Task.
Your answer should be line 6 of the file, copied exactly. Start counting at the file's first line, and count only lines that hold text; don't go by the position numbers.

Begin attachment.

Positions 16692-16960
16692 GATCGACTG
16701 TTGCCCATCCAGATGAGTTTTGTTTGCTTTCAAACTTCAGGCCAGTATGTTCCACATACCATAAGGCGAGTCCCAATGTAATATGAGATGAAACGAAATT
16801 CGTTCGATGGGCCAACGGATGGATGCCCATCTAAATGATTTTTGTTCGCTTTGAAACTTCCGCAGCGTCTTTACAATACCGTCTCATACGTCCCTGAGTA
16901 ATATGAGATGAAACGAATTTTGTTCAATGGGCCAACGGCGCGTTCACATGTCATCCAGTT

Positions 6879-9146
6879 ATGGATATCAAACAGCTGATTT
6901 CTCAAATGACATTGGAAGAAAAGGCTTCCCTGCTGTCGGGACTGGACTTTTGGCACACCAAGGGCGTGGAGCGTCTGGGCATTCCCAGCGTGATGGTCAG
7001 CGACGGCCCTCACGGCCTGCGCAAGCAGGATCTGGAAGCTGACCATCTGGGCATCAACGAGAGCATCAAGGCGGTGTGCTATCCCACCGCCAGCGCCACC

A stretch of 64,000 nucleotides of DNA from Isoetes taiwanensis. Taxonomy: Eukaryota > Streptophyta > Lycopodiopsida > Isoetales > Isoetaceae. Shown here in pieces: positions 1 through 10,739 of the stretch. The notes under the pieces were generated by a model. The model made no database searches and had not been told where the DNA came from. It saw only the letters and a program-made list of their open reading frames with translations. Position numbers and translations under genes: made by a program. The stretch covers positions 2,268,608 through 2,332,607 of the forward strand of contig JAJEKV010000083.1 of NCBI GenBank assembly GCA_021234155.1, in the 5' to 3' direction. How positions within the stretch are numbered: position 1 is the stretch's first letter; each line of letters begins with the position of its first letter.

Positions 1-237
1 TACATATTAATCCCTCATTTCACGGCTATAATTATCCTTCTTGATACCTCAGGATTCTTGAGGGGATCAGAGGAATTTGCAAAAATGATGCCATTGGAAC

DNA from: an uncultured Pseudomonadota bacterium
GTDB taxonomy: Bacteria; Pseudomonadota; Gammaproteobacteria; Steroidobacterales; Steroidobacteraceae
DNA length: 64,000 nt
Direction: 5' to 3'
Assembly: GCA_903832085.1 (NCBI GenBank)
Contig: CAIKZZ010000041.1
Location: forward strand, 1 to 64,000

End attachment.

Positions 6879-9146